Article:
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Julie Barrett is a freelance writer and photographer based in Plano, TX.

Doin' the math

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The other day I saw a comment on another blog stating that it's not illegal to be a scam agent.

Let's set aside the fact that "scam" means "fraudulent act" (Check your dictionary) and concentrate on exactly what is a scam agent. If you want to know what a scam agent is, read the indictment against Martha Ivery. She was recently sentenced to 65 months in a Federal prison for her misdeeds. So yes, it's illegal to be a scam literary agent.

The agent that was the subject in the above-referenced blog conversation may or may not be acting outside of the law. That, in fact, is for the law to decide. But the question remains, what is best for the writer? How do you know the agent who wants to represent you has your best interests in mind? Do you know what your best interests are, outside of getting that manuscript published?

It's as simple to remember as Yog's Law: Money flows towards the writer.

That's it.

Most literary agents live off of commissions. They get 15% of the deals they arrange for their clients. You get a $5,000 advance, they get $750 of that. This means two things: One, you're not going to be their only client. Two, it's in their best interests to negotiate the best advance for you.

Yes, agents are allowed to charge for a few things, and that's where the confusion comes in. Your guide here should be the AAR Canon of Ethics. Not all agents belong to the Association of Author's Representatives, but many who don't will adhere to the Canon of Ethics because it's well, ethical.

Let's talk about two hypothetical agents. Agent A is a member of the AAR (or follows the Canon of Ethics). Agent Z (you thought I was going with the next letter of the alphabet, didn't you?) charges fees up front. Why does Agent Z charge fees? Let's be charitable. Perhaps Agent Z is just getting started. Perhaps Agent Z doesn't know the difference. Yes, there are more nefarious reasons, but we'll stick with charity. After all, Easter was yesterday.

Agent A takes your novel and flogs it around to big publishing houses. The wheels of the publishing business are greased with treacle, and these things take time. You start to get antsy. Careful with that treacle. There's no guarantee Agent A will place your book. But should you ever ask, Agent A should be able to show you a record of submissions and rejections (if any have come in). It may take Agent A a year, but he/she places your book. The best Agent A can negotiate is $5,000 (we're keeping the math simple). The agency takes 15% and you get the rest. There's probably more, and we'll discuss that later. For now, let's look in on our other agent.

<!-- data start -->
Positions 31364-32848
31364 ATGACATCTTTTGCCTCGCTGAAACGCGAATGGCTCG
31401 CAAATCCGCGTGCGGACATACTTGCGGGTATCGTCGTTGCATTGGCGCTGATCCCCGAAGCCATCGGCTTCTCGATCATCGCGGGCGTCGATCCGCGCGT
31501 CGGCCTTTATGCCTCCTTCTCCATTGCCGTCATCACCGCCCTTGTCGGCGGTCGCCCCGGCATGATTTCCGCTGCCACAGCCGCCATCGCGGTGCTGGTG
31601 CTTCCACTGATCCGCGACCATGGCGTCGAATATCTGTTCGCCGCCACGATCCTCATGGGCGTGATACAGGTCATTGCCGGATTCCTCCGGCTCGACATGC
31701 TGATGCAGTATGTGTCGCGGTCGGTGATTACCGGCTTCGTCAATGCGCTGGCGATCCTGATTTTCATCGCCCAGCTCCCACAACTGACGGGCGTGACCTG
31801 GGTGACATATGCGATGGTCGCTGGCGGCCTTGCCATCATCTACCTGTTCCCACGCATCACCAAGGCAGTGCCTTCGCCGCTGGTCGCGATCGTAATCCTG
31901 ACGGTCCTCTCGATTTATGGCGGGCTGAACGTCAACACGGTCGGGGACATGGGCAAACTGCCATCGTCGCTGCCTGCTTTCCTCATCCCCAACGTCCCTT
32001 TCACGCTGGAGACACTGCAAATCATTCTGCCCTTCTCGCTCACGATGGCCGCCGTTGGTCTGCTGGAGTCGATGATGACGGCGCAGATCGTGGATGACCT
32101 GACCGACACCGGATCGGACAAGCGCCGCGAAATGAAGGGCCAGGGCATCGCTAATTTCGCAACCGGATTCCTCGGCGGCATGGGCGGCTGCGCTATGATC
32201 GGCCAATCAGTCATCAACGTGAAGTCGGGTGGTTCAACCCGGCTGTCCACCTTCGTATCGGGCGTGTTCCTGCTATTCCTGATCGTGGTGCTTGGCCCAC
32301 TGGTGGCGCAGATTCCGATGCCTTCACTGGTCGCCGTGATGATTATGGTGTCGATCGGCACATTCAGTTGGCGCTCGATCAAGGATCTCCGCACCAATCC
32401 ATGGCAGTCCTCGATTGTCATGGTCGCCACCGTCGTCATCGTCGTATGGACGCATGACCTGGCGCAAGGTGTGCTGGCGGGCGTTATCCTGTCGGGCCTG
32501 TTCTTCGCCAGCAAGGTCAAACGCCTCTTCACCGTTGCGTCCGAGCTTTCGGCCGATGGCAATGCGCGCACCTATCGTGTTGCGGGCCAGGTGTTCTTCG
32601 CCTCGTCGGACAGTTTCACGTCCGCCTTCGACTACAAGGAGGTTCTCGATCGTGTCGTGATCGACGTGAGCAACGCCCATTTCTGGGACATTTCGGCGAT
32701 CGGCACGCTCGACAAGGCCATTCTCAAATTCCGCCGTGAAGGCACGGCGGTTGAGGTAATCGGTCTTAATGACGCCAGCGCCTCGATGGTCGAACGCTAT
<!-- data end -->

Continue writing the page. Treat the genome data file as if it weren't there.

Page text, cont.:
Agent Z wants you to pay a retainer fee. Or, Agent Z wants to charge you monthly for submission costs. Or both. Funny how you authorize charges of up to $50 a month for copying and postage and they manage to spend $45. After a year, Agent Z sighs to you that it's hard to sell a new author, but he's finally found a small press that will pay you an advance of $500. So Agent Z has soaked you for $540 in postage over the year, plus $75 in commissions. oops.To add insult to injury, you discover that the small press accepts unagented submissions.

Did agent Z rip you off? We're being charitable, so technically speaking, no. You signed a contract and you presumably knew exactly what you were getting into.

You paid more to Agent A, but look at what you made. You lost money with Agent Z.

Agent A, in the meantime, is looking out for you - and his bottom line. He's negotiated you a multi-book deal, and if this first book sells well you stand to make a better advance on the next book. Agent Z is happy to stay under retainer and try to place your next book for you.

Now Agent Z might remain clueless, or might gain enough experience or business that he can drop the fees and operate like Agent A. We can always hope for the latter. The fear is that Agent Z realized that he can make more money by taking on more clients and continuing to charge fees. In this case there's no incentive for Agent Z to get out and hustle for you because he's making money whatever he does.

Yes, I'm still being charitable, because there are plenty of those types - the clueless, the people who had higher aspirations but settled for the easy money instead. They're not criminals if they provide the services laid out in their contracts.

Still, they're not good for you.

It's easy to get lured by the "it's so tough for new writers" mantra. Yes, it IS tough for new writers. Yes, we do wonder how some crap makes it out of the slush pile. I suppose a lot of it is a matter of taste. I'm not into Hip-Hop, but I know there are a lot of fans of that type of music which means there is a lot of money to be made. Not everyone should share my tastes in music or books. If they did, it would be a dull world indeed. (But not Rimmerworld. Definitely not Rimmerworld.)

Persistence pays off. If you can't get an established agent to look at your work, then try submitting to publishers that don't require agented submissions. The print runs (and advances) may be smaller, but you'll be getting publication credit, which makes your work more attractive.

So who are the good guys? Who do you stay away from? Check out some of the links on the left of the main journal page. But they're just a place to start. You have to do your homework. And don't ever be afraid to ask. This is definitely one of those cases where there is no such thing as a stupid question.

And don't forget Yog's Law.


Filed under: Writing            
4/9/2007 3:18:22 PM
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